The Go Teach program is designed to improve the quality of tomorrow’s K–12 science teachers by recruiting prospective teachers from the ranks of undergraduate science students.
A new dual-mentorship program offers students the opportunity to learn from two faculty collaborators from different disciplines—most often a basic scientist and a translational scientist— and how to apply scientific understanding to a practical problem in human health.
With the help of an HHMI grant, Harvard revamped its introductory science curriculum to expose students to a set of interdisciplinary foundation courses.
Dartmouth College envisions a course that integrates the quantitative and mathematical aspects of chemistry into the study of biological processes, such as those that would be presented in an introductory cell biology course.
SUNY at Stony Brook's Research Fellows Program focuses on students from economically disadvantaged backgrounds or from groups that are traditionally underrepresented in the sciences.
William and Mary will use part of its new $1.2 million grant to spread the enthusiasm for authentic research to more students.
Virginia Tech is developing a “Scieneering” minor that will unite life sciences with engineering.
With the help of an HHMI grant, the biology faculty is designing a program called FASTRAC—FAcilitating STudent Research ACcess—that will identify up to 20 community college students each year who are interested in working in a research lab after they transfer to UC Davis.
As part of a $1.4 million HHMI science education grant, 5 to 10 LSU undergraduates will travel to the labs of infectious disease researchers in Europe, Africa, South America, and Asia in the hopes of broadening their perspective and introduce them to new ways of thinking about science.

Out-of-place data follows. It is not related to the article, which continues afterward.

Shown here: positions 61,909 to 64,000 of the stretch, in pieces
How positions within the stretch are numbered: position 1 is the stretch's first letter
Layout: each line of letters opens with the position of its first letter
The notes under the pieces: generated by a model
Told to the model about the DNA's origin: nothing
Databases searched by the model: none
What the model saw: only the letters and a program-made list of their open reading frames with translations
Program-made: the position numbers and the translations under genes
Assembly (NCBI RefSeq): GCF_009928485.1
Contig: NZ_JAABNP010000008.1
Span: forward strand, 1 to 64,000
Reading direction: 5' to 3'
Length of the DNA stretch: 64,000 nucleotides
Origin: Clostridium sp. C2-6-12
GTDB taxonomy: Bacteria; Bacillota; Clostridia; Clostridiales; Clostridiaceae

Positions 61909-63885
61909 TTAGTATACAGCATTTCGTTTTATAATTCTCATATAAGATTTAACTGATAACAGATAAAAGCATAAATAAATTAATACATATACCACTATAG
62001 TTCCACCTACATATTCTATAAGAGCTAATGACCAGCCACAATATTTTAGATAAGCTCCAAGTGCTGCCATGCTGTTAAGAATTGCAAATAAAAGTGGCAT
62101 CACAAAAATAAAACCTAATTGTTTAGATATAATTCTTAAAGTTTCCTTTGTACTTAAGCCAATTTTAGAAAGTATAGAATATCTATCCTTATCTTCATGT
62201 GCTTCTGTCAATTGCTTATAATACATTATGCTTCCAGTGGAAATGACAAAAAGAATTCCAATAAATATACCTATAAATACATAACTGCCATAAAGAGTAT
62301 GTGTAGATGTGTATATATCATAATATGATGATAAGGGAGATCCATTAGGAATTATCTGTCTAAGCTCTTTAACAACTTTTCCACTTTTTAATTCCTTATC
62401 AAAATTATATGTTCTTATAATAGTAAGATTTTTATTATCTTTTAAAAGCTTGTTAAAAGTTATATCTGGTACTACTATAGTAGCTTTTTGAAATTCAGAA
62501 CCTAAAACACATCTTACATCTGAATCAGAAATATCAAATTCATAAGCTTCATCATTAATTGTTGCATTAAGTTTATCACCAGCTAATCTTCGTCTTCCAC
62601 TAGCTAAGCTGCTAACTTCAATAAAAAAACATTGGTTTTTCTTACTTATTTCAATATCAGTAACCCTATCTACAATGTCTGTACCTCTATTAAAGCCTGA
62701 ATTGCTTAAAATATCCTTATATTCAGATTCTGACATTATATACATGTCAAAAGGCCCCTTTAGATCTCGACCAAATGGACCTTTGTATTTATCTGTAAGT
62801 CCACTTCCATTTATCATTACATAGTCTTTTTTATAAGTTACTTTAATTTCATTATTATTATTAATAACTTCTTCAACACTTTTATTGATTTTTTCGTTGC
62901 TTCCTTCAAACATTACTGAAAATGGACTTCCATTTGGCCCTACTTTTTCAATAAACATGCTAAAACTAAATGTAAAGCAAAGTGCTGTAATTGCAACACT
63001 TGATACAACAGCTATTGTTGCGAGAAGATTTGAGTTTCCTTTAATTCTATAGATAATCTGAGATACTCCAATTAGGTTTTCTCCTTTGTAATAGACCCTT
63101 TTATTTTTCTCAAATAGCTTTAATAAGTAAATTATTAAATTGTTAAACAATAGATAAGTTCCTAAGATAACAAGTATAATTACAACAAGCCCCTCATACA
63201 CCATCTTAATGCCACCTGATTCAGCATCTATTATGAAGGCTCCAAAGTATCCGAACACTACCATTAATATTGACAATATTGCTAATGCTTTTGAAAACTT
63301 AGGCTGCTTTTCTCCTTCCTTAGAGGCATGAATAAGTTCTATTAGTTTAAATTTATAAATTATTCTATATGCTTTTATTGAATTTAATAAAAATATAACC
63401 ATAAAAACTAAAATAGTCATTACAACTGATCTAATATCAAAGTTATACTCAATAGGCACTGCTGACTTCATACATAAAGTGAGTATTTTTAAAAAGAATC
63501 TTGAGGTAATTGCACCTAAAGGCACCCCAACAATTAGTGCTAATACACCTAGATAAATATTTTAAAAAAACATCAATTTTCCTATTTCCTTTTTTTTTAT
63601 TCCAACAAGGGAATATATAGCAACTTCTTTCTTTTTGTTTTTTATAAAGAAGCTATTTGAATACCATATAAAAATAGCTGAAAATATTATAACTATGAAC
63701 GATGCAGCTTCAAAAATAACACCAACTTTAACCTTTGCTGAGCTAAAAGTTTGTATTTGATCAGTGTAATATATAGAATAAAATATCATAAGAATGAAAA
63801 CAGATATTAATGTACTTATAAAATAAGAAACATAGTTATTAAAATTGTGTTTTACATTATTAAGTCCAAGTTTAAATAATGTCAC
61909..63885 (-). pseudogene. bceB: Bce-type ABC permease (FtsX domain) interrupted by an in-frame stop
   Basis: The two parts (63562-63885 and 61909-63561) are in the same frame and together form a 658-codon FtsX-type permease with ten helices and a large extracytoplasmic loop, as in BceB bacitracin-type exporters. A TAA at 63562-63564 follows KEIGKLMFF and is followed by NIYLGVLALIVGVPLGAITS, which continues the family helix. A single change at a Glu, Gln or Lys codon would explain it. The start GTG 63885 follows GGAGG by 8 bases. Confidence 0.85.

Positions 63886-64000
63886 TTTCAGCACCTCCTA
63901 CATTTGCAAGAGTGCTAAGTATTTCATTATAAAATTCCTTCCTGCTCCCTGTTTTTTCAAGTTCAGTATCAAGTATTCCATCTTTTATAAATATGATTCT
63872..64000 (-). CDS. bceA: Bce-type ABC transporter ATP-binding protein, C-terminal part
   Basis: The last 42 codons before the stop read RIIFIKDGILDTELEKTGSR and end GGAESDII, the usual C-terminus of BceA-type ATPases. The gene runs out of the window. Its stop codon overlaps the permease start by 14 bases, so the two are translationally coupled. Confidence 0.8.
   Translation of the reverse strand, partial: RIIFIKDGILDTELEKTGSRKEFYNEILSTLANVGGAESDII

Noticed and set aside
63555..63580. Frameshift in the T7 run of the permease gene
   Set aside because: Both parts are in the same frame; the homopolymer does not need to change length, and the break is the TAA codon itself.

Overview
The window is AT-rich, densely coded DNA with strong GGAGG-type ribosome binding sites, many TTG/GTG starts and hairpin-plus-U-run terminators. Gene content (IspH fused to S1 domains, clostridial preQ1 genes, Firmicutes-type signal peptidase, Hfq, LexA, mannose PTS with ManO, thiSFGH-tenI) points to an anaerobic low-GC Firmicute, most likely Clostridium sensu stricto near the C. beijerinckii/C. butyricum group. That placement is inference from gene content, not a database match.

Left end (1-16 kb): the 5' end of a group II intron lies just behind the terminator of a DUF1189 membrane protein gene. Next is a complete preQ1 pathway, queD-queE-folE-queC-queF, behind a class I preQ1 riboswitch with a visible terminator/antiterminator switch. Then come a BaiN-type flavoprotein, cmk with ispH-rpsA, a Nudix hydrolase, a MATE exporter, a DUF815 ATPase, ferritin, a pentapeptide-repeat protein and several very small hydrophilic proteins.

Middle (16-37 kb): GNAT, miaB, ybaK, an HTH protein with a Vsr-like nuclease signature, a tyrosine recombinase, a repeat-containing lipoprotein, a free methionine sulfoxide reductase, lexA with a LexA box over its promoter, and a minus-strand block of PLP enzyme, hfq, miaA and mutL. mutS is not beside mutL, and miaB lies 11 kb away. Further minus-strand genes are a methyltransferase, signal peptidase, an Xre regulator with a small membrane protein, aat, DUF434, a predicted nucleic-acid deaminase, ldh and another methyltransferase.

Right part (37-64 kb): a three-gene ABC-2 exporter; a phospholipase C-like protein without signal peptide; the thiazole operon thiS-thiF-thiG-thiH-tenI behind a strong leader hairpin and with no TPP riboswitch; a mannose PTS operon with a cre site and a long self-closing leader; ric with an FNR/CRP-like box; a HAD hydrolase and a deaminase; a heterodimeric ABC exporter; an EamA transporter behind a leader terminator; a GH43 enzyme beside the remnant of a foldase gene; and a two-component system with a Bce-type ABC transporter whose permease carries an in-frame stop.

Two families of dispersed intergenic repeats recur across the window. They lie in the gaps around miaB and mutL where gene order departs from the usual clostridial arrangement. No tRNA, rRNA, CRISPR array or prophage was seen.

With the help of a new $1.6 million grant from HHMI, Iowa State University will revamp its introductory lab courses and develop a new interdisciplinary class on science and sustainability so that sophomores can experience firsthand how science can help solve complex and socially important problems.
Jack Dixon and Gregory Petsko are elected to the oldest learned society in the United States.
Eleven HHMI investigators and one Janelia Farm senior fellow have been elected to the National Academy of Sciences.
Jibrell joins HHMI from the Ford Foundation in New York where he served as chief technology officer.
A statement regarding fraudulent activity involving checks that are purported to be from HHMI.
Fred R. Lummis, a Houston businessman and entrepreneur, has been elected a Trustee of the Howard Hughes Medical Institute.
Over the past year, two scientists who have been at Janelia since its opening took on new roles as group leaders, and six new fellows were recruited to head their own research groups.
The BBVA Foundation honors HHMI investigator Robert Lefkowitz for research on G protein-coupled receptors.
Bruns, who has led the HHMI Grants Program since 2001, will retire in August 2010.
The Howard Hughes Medical Institute is offering grants to 23 schools that are developing new graduate programs or enhancing existing programs that prepare scientists to translate laboratory discoveries into new medical treatments and diagnostics.
The Howard Hughes Medical Institute is awarding a total of $16 million to 23 schools that are developing graduate programs to prepare scientists to translate laboratory discoveries into new medical treatments and diagnostics.
Eight HHMI investigators honored for professional achievement in the health sciences.
Keio University honors Friedman for research on obesity.
Fuchs to be honored for studies on the biology of mammalian skin and skin diseases.
At the Howard Hughes Medical Institute’s Janelia Farm Research Campus in Virginia, scientists are developing innovative new technologies and pursuing ambitious scientific questions. This summer, sixteen undergraduate students are part of that mission.
Brief bios of the 2009 Early Career Physician Scientists.